Having already faced extensive reshoots, poor test screenings and multiple delays, Godzilla vs. Kong is under even more pressure to succeed at the box office when it finally arrives in May of next year. The latest entry in the MonsterVerse was already expected to deliver given that it unites two of the most iconic monsters in cinematic history, but the disappointing critical and commercial performance of Godzilla: King of the Monsters has also made it the franchise’s most important installment, one that could go a long way to determining if the series has a bright future.
Director Adam Wingard will be looking to pull out all of the stops, then, but Godzilla vs. Kong needs to strike a fine balance between massive scale action and telling a compelling story. Gareth Edwards’ Godzilla came under fire for holding off on the big reveal for too long and not featuring enough of the title character, while King of the Monsters doubled down on the Kaiju carnage but it was all just window dressing to cover up a completely forgettable and uninteresting narrative.
The very idea of Godzilla vs. Kong is predicated and marketed on fan service, and to that end, Mechagodzilla is widely expected to appear in the epic showdown, as shady government agency Monarch looks to create a Titan of their own. King of the Monsters‘ credits hinted that a ‘mechanized giant’ was being constructed on Skull Island, and a new theory claims that Kong will need to take down the artificial version of his new enemy before tackling Godzilla himself.
The plot will see Skull Island become the center of the Titans’ universe, and Monarch will no doubt be keen to eliminate them all in one fell swoop. Should they activate Mechagodzilla, Kong could then attempt to destroy it as swiftly as possible to protect the rest of the monsters.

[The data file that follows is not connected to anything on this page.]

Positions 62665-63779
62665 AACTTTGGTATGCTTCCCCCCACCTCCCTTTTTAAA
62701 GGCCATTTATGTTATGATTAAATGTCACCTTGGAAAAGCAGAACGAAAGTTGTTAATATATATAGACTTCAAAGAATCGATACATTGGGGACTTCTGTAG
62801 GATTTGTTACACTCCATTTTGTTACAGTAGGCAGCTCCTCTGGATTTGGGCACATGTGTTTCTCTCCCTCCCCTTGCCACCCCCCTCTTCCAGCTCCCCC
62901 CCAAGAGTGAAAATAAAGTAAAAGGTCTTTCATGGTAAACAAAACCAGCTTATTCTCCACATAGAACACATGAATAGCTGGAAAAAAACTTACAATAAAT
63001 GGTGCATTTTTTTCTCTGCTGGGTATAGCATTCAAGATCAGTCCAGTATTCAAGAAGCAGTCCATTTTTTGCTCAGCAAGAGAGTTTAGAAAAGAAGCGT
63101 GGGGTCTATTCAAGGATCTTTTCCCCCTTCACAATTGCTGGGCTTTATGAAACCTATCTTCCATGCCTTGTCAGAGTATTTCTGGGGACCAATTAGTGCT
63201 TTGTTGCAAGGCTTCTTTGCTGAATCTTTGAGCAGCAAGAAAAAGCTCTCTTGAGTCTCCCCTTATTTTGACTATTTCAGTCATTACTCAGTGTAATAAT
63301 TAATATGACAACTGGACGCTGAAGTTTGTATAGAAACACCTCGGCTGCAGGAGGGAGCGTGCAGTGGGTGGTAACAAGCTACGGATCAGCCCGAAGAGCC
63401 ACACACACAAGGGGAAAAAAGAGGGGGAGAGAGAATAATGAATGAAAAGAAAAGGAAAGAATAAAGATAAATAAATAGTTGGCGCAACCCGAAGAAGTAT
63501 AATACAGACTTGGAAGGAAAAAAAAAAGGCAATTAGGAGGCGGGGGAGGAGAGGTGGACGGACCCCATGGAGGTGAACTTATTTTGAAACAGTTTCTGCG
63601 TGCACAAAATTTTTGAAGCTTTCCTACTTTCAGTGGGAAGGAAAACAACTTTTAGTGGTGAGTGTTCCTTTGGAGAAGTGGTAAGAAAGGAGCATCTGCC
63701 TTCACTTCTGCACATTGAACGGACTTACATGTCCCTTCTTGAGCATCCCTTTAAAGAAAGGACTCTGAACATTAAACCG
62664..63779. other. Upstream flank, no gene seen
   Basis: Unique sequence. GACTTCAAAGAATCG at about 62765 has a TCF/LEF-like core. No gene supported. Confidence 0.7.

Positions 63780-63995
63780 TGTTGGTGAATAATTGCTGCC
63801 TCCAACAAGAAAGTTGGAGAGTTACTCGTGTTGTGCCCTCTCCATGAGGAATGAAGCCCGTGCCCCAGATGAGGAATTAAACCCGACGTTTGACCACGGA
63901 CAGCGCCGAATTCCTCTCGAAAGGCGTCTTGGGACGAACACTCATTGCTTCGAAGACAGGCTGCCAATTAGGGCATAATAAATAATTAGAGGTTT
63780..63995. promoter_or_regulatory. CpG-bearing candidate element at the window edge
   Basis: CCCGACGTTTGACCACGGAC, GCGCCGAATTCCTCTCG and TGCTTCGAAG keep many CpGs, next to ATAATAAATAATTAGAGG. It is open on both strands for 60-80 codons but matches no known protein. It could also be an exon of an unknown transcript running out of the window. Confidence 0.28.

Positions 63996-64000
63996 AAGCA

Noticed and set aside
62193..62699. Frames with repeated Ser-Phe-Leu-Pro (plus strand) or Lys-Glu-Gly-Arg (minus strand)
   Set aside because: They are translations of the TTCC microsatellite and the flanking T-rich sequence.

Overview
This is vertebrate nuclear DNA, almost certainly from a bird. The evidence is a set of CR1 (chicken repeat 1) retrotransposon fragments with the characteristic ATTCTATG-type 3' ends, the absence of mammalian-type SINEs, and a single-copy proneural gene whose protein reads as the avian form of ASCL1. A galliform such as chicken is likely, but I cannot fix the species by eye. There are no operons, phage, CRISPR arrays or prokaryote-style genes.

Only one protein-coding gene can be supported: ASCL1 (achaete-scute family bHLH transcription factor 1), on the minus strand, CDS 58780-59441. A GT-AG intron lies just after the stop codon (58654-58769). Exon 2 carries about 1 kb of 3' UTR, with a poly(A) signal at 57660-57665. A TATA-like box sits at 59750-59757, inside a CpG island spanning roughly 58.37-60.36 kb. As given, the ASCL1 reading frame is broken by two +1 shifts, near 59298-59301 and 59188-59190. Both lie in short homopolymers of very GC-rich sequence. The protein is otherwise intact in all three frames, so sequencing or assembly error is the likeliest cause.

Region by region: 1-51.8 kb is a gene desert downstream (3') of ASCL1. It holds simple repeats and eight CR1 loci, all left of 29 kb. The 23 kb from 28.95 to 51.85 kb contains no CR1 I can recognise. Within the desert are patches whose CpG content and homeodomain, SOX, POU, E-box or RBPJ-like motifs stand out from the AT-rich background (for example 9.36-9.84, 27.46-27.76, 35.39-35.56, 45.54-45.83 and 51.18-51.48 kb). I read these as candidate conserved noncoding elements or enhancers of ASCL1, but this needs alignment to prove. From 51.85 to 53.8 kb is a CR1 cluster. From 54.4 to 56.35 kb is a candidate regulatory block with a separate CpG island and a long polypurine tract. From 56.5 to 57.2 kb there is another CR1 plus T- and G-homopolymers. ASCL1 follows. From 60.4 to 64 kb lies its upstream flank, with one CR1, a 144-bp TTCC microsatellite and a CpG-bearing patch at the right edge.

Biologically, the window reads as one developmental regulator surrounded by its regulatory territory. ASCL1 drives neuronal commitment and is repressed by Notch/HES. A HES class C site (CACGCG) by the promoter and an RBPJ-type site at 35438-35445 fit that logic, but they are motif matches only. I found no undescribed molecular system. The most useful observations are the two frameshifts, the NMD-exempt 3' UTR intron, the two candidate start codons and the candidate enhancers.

Furthermore, this battle could also set up the rest of the film, as ScreenRant explains:
A battle between Mechagodzilla and Kong at the beginning of Godzilla vs. Kong could set up the rest of the movie, particularly the conflict that unfolds between the two main Titans. 1974’s Godzilla vs. Mechagodzilla may provide a template for how the MonsterVerse will use Mechagodzilla in his first fight. In the movie, Mechagodzilla – disguised as the real Godzilla – made his grand entrance by beating Anguirus to a bloody pulp. The advanced technology that exists in the MonsterVerse could allow the humans to make a disguise for Mechagodzilla that’s just as convincing. If that’s the case, Kong may initiate a fight with Godzilla later in the movie because he thinks that he and Mechagodzilla are one and the same.
Alternatively, a battle with Mechagodzilla could simply put Kong on guard. Getting into a fight with him could put him in such a defensive and aggressive mood against invaders that when another Titan arrives on the scene, Kong’s first instinct would be fight. Mechagodzilla’s similarities with Godzilla may only worsen his attitude toward him.
Whether he succeeds or fails in their first battle, Godzilla will inevitably show up to feast on the scraps and cement his standing as the alpha, and we can’t wait to see it all play out on the big screen.